ISLAMABAD — Secretary of State Hillary Rodham Clinton confirmed Friday that U.S. officials have met secretly with members of the Pakistan-based Haqqani militant group, a disclosure that came as the top U.S. diplomat pressed Pakistani leaders to do more to rein in terrorists operating inside their country’s borders.
The meeting last summer with Haqqani leaders was arranged by Pakistan’s intelligence agency and was intended to gauge whether the notoriously violent Haqqanis could be enticed to join peace talks aimed at ending the decade-old insurgency in Afghanistan, State Department officials said.
Secretary of State Hillary Rodham Clinton led an unusually large U.S. delegation for two days of talks with civilian and military leaders in Pakistan. (Oct. 20)
U.S. delegation descends on Pakistan
Clinton cited the secret talks while urging Pakistan to pressure members of the Taliban and Haqqani networks into quitting violence and participating in an Afghan-led “reconciliation” process. But she also warned Pakistanis to step up the fight against insurgents who refuse to make peace, saying, “You cannot let these terrorists get a foothold anywhere, because they are uncontrollable and they create consequences.”
“If they kill a bunch of people and the signature is somebody in Pakistan did it, it’s going to be very hard to control that reaction,” Clinton told a panel of Pakistani journalists in Islamabad. “We are not making this up, we are not scapegoating, we are not blaming. We are trying to convey a sense of urgency about what could happen inside your own country.”
Clinton made the comments near the end of a two-day visit in which she mixed tough talk with offers of assistance and encouragement. After three rounds of meetings with Pakistani leaders, Clinton said the two countries had “cleared the air” and reinforced broad agreement on priorities for improving security.
But she also acknowledged lingering difficulties and said details of a plan for better cooperation on counterterrorism had yet to be worked out.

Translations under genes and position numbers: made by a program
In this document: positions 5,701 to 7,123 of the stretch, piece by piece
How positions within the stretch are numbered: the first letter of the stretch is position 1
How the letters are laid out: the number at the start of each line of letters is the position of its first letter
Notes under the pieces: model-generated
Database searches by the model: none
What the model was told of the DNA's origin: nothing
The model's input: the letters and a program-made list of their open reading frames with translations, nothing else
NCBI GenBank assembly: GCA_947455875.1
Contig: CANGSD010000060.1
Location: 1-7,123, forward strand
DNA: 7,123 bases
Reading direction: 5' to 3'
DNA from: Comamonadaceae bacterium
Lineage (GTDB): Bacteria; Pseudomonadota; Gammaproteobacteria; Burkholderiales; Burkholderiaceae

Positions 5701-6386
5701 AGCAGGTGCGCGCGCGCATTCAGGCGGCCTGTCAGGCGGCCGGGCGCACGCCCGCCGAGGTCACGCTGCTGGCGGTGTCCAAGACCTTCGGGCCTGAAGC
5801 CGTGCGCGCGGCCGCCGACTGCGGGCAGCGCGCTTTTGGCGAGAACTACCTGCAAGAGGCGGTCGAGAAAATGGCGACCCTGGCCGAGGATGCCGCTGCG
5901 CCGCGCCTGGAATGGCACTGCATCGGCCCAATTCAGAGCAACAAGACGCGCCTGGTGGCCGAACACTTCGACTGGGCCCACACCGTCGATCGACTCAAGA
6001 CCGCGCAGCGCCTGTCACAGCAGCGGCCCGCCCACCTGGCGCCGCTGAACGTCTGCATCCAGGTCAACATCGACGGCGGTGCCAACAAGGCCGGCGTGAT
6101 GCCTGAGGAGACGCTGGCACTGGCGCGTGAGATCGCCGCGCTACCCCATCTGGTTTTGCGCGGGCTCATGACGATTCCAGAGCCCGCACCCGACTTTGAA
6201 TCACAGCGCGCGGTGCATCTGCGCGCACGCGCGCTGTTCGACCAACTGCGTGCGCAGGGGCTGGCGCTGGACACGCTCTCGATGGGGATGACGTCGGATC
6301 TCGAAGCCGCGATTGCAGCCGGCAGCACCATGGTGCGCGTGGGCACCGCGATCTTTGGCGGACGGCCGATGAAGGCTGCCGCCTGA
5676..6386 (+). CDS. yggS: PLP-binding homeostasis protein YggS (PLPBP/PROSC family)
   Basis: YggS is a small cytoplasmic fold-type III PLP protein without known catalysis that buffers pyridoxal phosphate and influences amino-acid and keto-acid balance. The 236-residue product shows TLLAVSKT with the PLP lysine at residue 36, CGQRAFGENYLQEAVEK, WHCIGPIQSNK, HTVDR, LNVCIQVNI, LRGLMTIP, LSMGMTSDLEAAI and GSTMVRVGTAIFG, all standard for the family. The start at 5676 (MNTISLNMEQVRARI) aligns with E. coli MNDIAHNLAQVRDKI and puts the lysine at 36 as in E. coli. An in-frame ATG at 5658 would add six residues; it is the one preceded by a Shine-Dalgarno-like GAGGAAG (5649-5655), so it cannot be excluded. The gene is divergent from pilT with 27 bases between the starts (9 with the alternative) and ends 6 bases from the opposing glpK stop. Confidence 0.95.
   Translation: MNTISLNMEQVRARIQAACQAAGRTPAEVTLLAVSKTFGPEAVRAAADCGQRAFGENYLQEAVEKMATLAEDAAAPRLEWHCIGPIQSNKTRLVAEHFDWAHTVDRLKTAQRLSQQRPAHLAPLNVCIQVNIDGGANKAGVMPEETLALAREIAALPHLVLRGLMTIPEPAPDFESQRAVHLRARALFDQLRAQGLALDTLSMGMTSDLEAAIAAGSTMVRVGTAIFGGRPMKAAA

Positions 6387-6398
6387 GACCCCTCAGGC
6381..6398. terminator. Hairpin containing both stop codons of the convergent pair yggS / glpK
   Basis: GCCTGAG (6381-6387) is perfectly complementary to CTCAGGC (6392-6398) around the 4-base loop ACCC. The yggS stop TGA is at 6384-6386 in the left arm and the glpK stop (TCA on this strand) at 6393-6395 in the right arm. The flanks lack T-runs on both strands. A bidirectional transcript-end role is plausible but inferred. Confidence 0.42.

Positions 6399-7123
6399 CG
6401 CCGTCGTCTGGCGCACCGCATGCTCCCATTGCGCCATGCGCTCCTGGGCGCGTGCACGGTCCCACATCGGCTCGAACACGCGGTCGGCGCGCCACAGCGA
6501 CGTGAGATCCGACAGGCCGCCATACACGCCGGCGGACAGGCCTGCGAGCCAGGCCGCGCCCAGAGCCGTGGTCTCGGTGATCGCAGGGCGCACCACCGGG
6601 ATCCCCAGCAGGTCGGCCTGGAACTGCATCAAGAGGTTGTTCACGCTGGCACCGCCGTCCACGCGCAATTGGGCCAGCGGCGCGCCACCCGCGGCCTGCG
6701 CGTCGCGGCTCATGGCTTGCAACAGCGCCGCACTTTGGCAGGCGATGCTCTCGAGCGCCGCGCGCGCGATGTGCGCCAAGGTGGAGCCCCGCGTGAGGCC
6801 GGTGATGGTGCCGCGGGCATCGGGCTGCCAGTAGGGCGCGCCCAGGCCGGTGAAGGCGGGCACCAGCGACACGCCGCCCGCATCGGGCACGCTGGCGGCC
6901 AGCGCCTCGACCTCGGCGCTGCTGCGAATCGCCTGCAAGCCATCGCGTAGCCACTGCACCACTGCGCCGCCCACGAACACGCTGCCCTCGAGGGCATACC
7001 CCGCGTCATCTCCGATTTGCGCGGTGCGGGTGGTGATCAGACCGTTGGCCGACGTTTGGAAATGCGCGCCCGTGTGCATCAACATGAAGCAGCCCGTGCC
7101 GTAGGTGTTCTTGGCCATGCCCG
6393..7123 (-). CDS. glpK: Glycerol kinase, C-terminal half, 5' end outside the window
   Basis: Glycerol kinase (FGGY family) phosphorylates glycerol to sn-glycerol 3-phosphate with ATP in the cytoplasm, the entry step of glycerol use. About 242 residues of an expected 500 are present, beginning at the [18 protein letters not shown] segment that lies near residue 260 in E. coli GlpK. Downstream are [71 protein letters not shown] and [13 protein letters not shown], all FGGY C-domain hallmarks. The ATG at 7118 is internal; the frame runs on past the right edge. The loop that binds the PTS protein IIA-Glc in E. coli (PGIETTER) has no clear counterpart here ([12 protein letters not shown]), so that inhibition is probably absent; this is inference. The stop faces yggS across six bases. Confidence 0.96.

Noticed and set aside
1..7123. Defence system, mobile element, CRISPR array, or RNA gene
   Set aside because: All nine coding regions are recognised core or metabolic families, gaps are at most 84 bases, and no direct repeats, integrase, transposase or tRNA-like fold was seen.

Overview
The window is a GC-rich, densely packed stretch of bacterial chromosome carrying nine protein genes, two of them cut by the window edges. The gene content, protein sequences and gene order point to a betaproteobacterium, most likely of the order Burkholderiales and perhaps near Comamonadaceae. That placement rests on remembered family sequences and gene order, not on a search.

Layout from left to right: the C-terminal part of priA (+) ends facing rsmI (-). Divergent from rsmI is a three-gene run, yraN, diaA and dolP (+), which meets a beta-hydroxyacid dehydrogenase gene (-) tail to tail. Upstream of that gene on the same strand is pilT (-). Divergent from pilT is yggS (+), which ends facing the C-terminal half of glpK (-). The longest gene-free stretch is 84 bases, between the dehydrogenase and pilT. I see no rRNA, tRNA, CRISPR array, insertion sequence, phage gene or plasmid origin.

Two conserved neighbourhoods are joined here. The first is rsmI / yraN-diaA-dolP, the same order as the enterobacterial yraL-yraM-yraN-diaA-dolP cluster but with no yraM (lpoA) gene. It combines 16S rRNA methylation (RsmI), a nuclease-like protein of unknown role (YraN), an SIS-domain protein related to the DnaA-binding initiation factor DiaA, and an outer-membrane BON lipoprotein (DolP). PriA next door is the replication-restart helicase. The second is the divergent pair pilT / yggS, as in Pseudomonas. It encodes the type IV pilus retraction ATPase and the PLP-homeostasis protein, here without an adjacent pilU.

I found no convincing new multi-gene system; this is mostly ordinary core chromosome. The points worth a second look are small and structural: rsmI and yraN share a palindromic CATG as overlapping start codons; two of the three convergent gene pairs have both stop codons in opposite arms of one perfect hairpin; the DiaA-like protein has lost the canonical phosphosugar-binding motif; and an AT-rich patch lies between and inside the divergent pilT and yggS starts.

“We had very frank, very open exchanges, and we have heard each other,” Clinton said shortly after meeting with Pakistani President Asif Ali Zardari. “That doesn’t mean that the path forward is easy.”
Clinton’s fourth visit to Pakistan as secretary of state came at a low point in a frequently volatile relationship. Pakistanis were deeply angered by the U.S. military raid in May that killed al-Qaeda leader Osama bin Laden, and U.S. officials have repeatedly accused Pakistan of providing sanctuary for the Haqqanis and other extremist groups that stage attacks on U.S. and Afghan troops across the border in Afghanistan.
With the scheduled departure of combat forces from Afghanistan just three years away, the Obama administration is pressing Pakistan to do more to stop insurgent and terrorist attacks emanating from the Pakistani side of the border. Clinton, who was accompanied by a high-level entourage that included CIA Director David H. Petraeus and Gen. Martin Dempsey, the new chairman of the Joint Chiefs of Staff, warned Pakistani officials at the start of the visit that the United States was prepared to act unilaterally if Pakistan did not clear out Haqqani havens in its territory.